You are accusing me of saying something I expressly, 100% did not say. I am not saying that 23rd Battallion of Armed Hobos is a militia. I am saying that the CALIFORNIA NATIONAL GUARD is a legal militia as described and regulated by the current Militia Acts in the federal legal code of the United States of America. The main legislation being the Militia Act of 1903, which significantly reformed the previous militia systems and received much more minor amendments in 1908, 1916, and 1933. It is still the law of the land.

We're talking at cross purposes, unless you believe the average citizen, by virtue of being designated part of the "unregulated militia", is part of a nascent "militia" of armed citizens who are a bastion against tyranny, and that their right to bear arms is intended to intimidate the Federal government from over-reach. Are you defending that point? Because I think you're just arguing over the term itself, and that's missing my point entirely.

Robear wrote:

We're talking at cross purposes, unless you believe the average citizen, by virtue of being designated part of the "unregulated militia", is part of a nascent "militia" of armed citizens who are a bastion against tyranny, and that their right to bear arms is intended to intimidate the Federal government from over-reach. Are you defending that point? Because I think you're just arguing over the term itself, and that's missing my point entirely.

If you reread my posts I think you'll find it abundantly clear that I never, ever said anything close to that, AND that I specifically denounced that sort of thing multiple times. You're flagrantly misreading my posts.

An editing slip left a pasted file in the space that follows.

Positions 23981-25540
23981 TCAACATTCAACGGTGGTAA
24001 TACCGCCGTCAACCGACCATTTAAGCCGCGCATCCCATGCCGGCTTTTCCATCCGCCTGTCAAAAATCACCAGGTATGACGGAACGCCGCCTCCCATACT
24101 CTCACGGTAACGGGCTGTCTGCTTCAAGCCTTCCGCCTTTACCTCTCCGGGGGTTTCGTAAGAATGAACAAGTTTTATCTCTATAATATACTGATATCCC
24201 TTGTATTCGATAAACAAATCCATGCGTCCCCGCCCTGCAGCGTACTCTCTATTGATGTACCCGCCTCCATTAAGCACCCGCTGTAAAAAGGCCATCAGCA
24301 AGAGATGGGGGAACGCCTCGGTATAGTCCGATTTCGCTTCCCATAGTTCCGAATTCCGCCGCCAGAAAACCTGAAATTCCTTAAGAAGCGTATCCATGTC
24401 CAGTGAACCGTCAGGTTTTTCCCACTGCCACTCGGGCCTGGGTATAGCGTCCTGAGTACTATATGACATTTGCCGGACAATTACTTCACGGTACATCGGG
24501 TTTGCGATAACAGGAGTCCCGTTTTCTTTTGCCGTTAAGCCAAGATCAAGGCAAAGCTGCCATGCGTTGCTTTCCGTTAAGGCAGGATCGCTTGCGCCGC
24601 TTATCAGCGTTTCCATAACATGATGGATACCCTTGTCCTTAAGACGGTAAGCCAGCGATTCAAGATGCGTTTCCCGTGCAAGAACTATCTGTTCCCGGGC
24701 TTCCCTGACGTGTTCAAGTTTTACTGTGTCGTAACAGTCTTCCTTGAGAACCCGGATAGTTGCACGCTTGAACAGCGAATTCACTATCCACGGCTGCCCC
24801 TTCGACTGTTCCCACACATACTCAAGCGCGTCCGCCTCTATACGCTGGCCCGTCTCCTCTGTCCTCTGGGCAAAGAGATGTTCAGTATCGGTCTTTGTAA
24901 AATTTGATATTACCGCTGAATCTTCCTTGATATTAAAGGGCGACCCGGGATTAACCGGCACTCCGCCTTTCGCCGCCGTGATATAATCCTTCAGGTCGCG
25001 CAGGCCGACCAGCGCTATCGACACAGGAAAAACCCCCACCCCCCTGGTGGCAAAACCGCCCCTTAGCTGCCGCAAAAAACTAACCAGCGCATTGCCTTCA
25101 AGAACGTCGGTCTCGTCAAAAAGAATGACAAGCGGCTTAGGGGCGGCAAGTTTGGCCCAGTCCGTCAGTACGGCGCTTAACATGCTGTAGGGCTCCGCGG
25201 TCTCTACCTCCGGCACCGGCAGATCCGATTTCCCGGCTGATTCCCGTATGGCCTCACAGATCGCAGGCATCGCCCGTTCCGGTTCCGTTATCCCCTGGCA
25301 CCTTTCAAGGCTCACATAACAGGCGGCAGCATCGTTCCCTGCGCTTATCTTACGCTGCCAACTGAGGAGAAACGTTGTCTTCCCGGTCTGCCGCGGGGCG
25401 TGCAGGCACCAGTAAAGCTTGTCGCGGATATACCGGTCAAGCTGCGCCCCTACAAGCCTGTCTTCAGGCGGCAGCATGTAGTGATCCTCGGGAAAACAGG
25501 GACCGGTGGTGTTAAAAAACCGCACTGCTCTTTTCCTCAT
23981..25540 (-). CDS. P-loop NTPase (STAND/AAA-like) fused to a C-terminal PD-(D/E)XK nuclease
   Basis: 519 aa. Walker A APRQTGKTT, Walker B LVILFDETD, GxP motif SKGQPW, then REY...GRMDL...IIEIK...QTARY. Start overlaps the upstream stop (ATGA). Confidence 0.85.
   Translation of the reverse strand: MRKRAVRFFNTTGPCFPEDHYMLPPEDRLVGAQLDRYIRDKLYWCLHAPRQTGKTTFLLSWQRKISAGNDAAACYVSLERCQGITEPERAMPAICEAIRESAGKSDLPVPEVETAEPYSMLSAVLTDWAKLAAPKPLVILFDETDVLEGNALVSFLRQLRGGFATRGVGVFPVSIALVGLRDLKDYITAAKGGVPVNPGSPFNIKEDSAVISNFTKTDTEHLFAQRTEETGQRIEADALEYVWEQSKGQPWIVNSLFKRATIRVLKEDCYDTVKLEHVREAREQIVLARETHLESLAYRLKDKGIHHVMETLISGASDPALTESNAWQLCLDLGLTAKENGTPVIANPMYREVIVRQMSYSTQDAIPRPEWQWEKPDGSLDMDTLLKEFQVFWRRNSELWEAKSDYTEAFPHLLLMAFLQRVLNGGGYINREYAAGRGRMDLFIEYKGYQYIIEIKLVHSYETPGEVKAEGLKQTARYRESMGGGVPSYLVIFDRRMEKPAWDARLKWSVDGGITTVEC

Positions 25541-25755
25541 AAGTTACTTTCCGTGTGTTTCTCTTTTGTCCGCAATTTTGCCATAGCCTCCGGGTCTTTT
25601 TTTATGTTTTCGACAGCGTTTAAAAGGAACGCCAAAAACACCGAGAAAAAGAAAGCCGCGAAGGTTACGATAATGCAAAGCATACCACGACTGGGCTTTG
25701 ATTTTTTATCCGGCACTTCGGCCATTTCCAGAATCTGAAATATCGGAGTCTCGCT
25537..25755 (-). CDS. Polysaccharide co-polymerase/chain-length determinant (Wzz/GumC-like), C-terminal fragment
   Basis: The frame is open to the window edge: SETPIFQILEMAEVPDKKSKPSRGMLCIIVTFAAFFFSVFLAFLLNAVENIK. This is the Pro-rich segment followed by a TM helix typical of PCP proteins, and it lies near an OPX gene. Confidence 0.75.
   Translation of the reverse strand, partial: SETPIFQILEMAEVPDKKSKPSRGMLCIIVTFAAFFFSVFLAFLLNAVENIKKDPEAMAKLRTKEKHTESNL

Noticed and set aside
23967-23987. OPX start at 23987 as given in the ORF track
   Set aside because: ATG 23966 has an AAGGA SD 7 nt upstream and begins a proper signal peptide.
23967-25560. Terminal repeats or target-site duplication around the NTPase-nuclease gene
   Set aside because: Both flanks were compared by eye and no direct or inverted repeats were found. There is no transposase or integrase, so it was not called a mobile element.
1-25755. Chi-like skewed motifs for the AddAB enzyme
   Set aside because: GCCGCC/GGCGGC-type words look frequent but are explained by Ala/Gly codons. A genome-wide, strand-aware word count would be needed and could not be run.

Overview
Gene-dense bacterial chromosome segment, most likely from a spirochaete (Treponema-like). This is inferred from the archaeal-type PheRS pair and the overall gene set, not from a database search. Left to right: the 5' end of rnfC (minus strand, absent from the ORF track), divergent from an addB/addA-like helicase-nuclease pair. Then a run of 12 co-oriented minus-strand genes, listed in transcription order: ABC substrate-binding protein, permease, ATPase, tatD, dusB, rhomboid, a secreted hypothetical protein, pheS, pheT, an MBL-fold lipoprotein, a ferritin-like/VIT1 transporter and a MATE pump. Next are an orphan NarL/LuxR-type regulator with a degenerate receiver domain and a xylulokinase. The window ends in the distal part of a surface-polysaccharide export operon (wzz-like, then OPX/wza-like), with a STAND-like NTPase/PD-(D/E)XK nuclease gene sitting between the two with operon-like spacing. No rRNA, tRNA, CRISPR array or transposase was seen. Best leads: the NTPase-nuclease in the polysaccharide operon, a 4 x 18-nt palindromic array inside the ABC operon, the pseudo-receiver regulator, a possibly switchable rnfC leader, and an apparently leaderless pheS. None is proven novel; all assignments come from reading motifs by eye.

I was responding to this:

Robear wrote:

when the militia system failed.

The militia system didn't fail, we have a ton of them, they have helicopters, jets, guns, howitzers. They rescue and deliver supplies in emergencies, keep the peace in emergencies, and even defend the country in armed conflict (if you buy the whole "we're defending America 5000 miles away" argument, which I really hope we don't start here).

The corollary to that that I didn't mention is that, since the US Militias are live and well, when we read the second amendment we should keep in mind that the "well-regulated militia" that that amendment mentions DOES still exist today, in the form of the various National Guards.

Edit: Here is a sourced brief rundown of the history of the militia acts that I made. It's more than a little snippy because the guy I was responding to had been an ass elsewhere in the thread.

I think I understand your argument regarding militias, Yonder, and thanks for the Reddit post. How do you integrate that argument into your interpretation of the second amendment, then? Do you think that a well-regulated militia, by your definition, is still necessary to the security of the free state? Who are the "people" referenced in the text, if not lay citizens using firearms for their own recreational purposes?